My Lords and Gentlemen,
HAVING receiv'd from our good Brother and Ally, the Most Christian King, repeated Advices, that an Invasion will suddenly be attempted from Spain against my Dominions, in Favour of the Pretender to my Crown, I have judg'd it convenient to make you acquainted with it, and shall, on my Part, take all the necessary Measures to defeat the Designs of our Enemies.
Gentlemen of the House of Commons,
This Attempt, if it proceed, must engage me in some farther Expences by Sea and Land than Provision has been made for. I must therefore recommend it to you that I be enabled, in such Manner as you shall judge convenient, to make the necessary Dispositions for our Security; and you may depend upon it, that I shall upon this and all Occasions have as much Regard to the Ease of my People, as shall be consistent with their Safety.
My Lords and Gentlemen,
"The many Proofs I have had of the Affection and Loyalty of this Parliament leave me no Room to doubt of your steady and vigorous Perseverance, in Support of my Person and Government upon this Occasion."
Motion for an Address of Thanks. ; Debate thereon. Mr W— ; The Address resolv'd on, and laid before the King.
The Commons being return'd to their House, it was mov'd, 'That an humble Address be presented to his Majesty, to return him the dutiful and unfeigned Thanks of this House for having graciously communicated to his Parliament, that he has receiv'd Intelligence of an Invasion intended from Spain against these Kingdoms; and to assure his Majesty that this House will support him with the utmost Vigour and Efforts to defeat so extraordinary an Attempt: And to desire that his Majesty would give the necessary Orders to strengthen and augment his Forces by Sea and Land, in such Manner as he, in his great Wisdom, shall think fit; assuring his Majesty that this House will effectually make good any Increase of Expence that shall arise from such an Augmentation, and effectually enable his Majesty not only to disappoint the Designs of his Enemies, both at Home and Abroad, but by the Blessing of God turn them to their own Confusion.' None of the Members did directly oppose this Motion, only Mr W— took this Opportunity to find Fault with the Administration; particularly with Respect to the sending a Fleet into the Mediterranean, whilst Great Britain was left naked, and expos'd to the Insults of a provok'd Enemy Abroad. He also reflected on some Steps, whereby the Discontents had been much encreas'd at Home; and, among others, took notice of a Bill lately brought into the House of Lords, [meaning an Act for settling the Peerage of Great Britain] which could not fail making most of the Scots Peers implacable Enemies.' He added, 'That tho' he could not forbear blaming the Conduct of the Ministers in some Particulars, yet he still retain'd the same Thoughts with Respect to his Majesty, and would readily concur with the House, in giving him the most hearty Proofs of their Zeal and Affection for his Majesty's Person and Government; and even go so far as to give his Vote for suspending the Habeas Corpus Act, in Case of Necessity; but that, in his Opinion, it became the Wisdom of that House, to know whether the Advices his Majesty had receiv'd of an intended Invasion, were well grounded, before they either alarm'd the Publick, or engag'd the Nation in needless Expences.' This Speech was answer'd by Mr Craggs, who said, 'That as to what has been suggested about the Peerage Bill, that Affair being yet depending in the other House, it was unparliamentary to take Notice of it, before it came regularly before them: But that however, he would before-hand venture to say, That as it was a most gracious Condescension in his Majesty, to suffer a Branch of his Royal Prerogative to be restrain'd, in order to secure the Liberty of Parliaments, so he doubted not, that when that Bill came down to them, it would be unanimously approv'd. That as to the Advices the King had communicated to his Parliament of the Invasion with which his Dominions were threaten'd, tho' it was unusual for the Sovereign to declare his Intelligence, yet his Majesty had been most graciously pleas'd to tell them from whence he receiv'd his Information. That therefore it would be want of Respect, to question his Majesty's Intelligence; and he was sure no Member of that House had Authority to do it. That he hop'd there was no great Danger from the Invasion with which they were threaten'd: but that it would be the highest Piece of Imprudence not to take all the necessary Precautions to repel any Insults from the Spaniards, and to defeat all the Designs of his Majesty's and the Nation's Enemies, both at Home and Abroad. And as to the Conduct of his Majesty's Ministers, on which that Member [Mr W—] was pleas'd to reflect, if a Motion were made for appointing a Day to inquire into the same, he would readily second it.' After this, the Motion, for an Address to his Majesty pass'd into an unanimous Resolution, and without losing Time in drawing it up in Form, it was farther resolv'd, That the said Resolution be laid before his Majesty by the whole House; which being done accordingly the next Day, the King return'd this, Answer.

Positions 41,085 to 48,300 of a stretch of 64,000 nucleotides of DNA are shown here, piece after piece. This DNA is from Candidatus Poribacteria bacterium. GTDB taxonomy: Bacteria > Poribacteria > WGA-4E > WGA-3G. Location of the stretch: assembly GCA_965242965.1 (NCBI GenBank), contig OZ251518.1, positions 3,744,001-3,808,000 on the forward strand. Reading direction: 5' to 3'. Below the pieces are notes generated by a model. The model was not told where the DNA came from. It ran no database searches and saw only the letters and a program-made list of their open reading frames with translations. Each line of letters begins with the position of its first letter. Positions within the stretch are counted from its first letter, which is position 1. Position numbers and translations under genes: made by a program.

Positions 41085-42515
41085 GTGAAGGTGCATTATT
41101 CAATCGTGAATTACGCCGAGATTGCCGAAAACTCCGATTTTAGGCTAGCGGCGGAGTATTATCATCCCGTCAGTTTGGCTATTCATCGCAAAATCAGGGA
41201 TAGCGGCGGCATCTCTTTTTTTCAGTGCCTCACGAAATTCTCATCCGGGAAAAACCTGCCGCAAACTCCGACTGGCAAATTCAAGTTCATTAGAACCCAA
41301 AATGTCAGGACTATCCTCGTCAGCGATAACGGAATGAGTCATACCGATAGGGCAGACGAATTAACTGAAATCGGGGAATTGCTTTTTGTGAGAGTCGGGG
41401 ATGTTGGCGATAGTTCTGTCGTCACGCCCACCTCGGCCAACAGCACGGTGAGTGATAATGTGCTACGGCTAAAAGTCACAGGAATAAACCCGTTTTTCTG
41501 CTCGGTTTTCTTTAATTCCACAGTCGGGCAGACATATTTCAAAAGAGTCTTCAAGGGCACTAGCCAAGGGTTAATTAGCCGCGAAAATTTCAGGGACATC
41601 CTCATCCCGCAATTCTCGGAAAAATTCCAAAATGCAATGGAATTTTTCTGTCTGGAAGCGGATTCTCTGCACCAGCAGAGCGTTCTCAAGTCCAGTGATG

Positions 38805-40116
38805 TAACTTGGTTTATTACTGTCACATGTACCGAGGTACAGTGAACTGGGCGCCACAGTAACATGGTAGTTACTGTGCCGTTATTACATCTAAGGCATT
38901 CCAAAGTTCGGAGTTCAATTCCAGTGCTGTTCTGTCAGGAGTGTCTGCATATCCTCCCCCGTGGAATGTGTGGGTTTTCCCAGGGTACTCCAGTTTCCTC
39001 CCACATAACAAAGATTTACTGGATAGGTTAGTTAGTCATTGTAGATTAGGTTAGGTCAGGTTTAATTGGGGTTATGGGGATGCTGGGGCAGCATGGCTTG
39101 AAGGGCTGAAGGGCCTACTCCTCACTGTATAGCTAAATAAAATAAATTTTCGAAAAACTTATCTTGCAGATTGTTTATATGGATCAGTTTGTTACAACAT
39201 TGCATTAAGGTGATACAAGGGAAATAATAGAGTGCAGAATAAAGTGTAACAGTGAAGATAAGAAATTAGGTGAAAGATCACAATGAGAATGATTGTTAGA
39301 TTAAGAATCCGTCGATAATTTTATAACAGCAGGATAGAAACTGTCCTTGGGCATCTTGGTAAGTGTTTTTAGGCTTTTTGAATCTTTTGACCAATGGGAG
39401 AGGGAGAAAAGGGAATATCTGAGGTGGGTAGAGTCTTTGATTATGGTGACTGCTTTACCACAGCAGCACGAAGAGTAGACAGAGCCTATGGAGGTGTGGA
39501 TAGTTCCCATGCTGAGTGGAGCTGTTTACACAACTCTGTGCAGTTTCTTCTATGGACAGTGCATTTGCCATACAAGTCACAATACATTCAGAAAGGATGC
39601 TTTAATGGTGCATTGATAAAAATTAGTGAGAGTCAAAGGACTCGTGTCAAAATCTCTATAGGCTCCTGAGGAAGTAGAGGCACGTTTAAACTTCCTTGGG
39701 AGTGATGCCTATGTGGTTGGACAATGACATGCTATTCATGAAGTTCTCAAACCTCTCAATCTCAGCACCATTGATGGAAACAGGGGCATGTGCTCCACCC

His Majesty's Answer thereto.
I Take this Address as a fresh Instance of that Duty and Affection which you have so often express'd for my Person and Government. I trust in God it will enable me to defeat the Designs of our Enemies, and to provide effectually for what is dearest to me, the Security and Welfare of my People.
Mr Freeman's Motion for adjourning the Call of the House.